Bourget v. Hillsborough County 4H Foundation, Inc. et al
ORDER denying without prejudice 109 Motion to Dismiss for want of prosecution. So Ordered by Judge Steven J. McAuliffe.(lat)
UNITED STATES DISTRICT COURT
DISTRICT OF NEW HAMPSHIRE
Joseph Bourget d/b/a
Bourget Amusement Company,
Case No. 11-cv-88-SM
Opinion No. 2017 DNH 012
4H Foundation, Inc.,
O R D E R
This civil case has been bogged down for quite some time
now due to a chronic health condition that allegedly keeps
While evidence of plaintiff’s condition
has been vague (counsel’s proffer of general impressions and
descriptions of symptoms by Dr. Ann Marie Joyce), the parties
seem to accept that plaintiff has not been able to appear in
court, and that he likely will not be able to do so for an
The case is ready for trial and would have
been tried two years ago, but for plaintiff’s chronic condition.
The court invited the parties to show cause why the case
should not be administratively closed, subject to reopening upon
motion of either party should plaintiff’s condition abate
sufficiently to permit his trial participation.
understandably objected to an administrative closure, given the
prospect of indefinite exposure to liability and no reliable end
point in sight.
Defendant now seeks to move the case to resolution, having
filed a motion to dismiss for want of prosecution (document no.
Plaintiff has objected, pointing out that the delay in
this case springs from his chronic health condition and is not
due to any untoward or culpable conduct on his part.
Dismissal for want of prosecution is plainly not warranted
The case is not foundering for lack of participation in
discovery, or failure to prepare, or due to obstruction or
neglect, or failure to comply with case management orders.
e.g., Ortiz-Anglada v. Ortiz-Perez, 183 F.3d 64 (1st Cir. 1999);
Esposito v. Home Depot U.S.A., Inc., 590 F.3d 72 (1st Cir.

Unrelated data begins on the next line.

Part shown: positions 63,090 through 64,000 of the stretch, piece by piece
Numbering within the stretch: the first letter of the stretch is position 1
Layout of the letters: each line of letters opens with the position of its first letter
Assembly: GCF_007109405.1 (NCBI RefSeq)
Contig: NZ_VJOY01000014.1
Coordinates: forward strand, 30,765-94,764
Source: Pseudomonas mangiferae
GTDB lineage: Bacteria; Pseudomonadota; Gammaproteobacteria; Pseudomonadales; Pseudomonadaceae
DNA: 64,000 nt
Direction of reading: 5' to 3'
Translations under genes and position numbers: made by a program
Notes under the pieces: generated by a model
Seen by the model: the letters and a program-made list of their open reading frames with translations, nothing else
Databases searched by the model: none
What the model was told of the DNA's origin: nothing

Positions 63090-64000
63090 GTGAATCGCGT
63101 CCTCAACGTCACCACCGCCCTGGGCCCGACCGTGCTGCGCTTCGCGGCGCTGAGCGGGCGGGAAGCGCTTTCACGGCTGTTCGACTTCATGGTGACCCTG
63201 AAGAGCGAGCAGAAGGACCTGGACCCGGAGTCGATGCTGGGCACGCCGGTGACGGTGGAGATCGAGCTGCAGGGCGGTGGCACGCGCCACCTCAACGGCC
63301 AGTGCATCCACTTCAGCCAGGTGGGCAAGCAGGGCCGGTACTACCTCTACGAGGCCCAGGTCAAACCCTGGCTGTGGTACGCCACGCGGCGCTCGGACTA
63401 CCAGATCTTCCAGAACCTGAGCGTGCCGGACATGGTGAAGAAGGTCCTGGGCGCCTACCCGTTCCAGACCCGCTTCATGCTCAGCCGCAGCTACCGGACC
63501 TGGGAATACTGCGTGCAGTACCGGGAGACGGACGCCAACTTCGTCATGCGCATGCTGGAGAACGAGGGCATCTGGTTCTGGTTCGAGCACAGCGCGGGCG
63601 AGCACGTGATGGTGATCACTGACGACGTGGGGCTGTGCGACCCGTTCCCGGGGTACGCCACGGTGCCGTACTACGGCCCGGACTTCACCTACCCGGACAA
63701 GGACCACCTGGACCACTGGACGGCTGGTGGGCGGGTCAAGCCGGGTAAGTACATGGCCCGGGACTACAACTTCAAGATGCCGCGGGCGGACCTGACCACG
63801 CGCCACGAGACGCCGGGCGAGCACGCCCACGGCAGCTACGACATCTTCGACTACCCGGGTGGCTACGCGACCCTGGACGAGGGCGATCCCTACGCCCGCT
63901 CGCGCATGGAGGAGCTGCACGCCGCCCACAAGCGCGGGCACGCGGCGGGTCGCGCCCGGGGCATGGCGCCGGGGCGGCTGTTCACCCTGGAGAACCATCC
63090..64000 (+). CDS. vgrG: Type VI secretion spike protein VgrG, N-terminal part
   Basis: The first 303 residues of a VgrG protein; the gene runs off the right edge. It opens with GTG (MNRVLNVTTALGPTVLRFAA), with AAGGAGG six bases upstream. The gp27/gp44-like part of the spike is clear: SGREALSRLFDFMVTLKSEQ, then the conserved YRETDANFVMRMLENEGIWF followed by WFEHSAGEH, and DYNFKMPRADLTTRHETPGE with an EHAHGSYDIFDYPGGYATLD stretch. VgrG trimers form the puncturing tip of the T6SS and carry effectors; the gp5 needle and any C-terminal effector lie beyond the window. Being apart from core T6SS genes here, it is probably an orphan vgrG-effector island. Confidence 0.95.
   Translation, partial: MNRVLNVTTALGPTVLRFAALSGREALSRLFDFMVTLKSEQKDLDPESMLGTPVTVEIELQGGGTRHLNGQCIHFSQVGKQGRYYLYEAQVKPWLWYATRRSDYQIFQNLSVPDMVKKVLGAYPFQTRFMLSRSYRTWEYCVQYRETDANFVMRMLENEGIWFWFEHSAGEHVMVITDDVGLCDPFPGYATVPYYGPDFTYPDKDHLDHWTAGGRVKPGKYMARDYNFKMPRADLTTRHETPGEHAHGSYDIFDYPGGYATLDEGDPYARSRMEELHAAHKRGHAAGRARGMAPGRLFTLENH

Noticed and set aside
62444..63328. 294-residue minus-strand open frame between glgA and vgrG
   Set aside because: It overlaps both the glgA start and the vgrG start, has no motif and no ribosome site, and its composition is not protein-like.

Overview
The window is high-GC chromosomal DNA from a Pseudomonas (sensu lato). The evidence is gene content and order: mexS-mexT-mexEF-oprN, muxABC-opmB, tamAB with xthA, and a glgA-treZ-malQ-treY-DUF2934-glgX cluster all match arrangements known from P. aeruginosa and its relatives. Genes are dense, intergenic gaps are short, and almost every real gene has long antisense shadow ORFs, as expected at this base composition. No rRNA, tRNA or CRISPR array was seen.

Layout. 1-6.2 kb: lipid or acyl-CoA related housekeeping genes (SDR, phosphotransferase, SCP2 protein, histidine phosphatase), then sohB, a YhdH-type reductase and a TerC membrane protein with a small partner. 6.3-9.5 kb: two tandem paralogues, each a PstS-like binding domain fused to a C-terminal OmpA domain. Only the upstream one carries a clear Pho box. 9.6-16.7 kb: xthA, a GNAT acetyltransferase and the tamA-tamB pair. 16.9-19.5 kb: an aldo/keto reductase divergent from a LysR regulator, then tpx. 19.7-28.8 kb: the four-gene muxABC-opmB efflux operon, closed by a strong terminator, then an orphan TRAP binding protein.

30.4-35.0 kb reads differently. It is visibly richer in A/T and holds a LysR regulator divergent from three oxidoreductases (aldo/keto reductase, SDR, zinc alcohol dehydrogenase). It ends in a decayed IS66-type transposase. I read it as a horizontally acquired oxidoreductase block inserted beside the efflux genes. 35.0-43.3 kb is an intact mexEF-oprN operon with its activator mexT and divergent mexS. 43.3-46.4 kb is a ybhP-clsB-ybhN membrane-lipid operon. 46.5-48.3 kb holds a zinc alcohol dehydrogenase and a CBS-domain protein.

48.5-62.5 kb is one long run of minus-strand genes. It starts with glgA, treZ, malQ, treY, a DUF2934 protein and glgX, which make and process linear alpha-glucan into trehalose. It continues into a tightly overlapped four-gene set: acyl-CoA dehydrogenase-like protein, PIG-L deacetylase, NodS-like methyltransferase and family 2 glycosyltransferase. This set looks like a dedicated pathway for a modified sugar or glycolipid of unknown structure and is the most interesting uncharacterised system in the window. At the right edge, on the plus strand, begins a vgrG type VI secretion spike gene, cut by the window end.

The delay is entirely attributable to plaintiff’s
claimed (and unchallenged) inability to appear (and testify) at
At this point, there is no reason to think that plaintiff’s
condition is likely to improve in the foreseeable future.
reason has been offered to think so by the plaintiff, or his
counsel, or his physician.
Although the medical “evidence,”
such as it is, is vague, general, and unenlightening, because
the parties do not doubt the health conditions underlying the
delay, neither will the court.
So, accepting that plaintiff is chronically ill and
effectively home-bound, and that he will not likely be able to
attend trial in the reasonably near future, and recognizing that
the delay has now moved beyond what is acceptable, and that
defendant is entitled to have the claims addressed and finally
resolved, it is apparent that other measures are required.
The case shall be reset for trial in June of 2017.
party wishing to do so may arrange, or if necessary notice, and
take a testimonial deposition of plaintiff at his home before
April 28, 2017.1
If plaintiff has sufficiently recovered by June
to permit him to attend and/or testify at trial he may of course
If not, his testimonial deposition will be admissible as
if he was unavailable, and the case will proceed in his absence.
A similar solution in a similar situation was developed in Field
v. American-West African Line, Inc., 154 F.2d 652 (2d Cir. 1946)
(L. Hand, Swan and Phillips, JJ.).
As in Field, trial upon
Nothing in this record suggests that plaintiff cannot be
deposed in his own home due to any limitation arising from his
depositions in this extensively delayed civil case fairly
balances plaintiff’s interest in presenting his case as fully as
possible, and defendant’s interest in having the matter
Trial will be reset for June 2017.
Any party may notice
and take a testimonial deposition from plaintiff before April
The trial will proceed as scheduled either with
plaintiff’s attendance or in his absence.
The motion to dismiss
for want of prosecution (document no. 109) is denied, albeit
Steven J. McAuliffe
United States District Judge
January 19, 2017
Paul F. Cavanaugh, Esq.
Heather M. Gamache, Esq.
William F. Burke, Esq.
Samantha D. Elliott, Esq.
Disclaimer: Justia Dockets & Filings provides public litigation records from the federal appellate and district courts. These filings and docket sheets should not be considered findings of fact or liability, nor do they necessarily reflect the view of Justia.
Why Is My Information Online?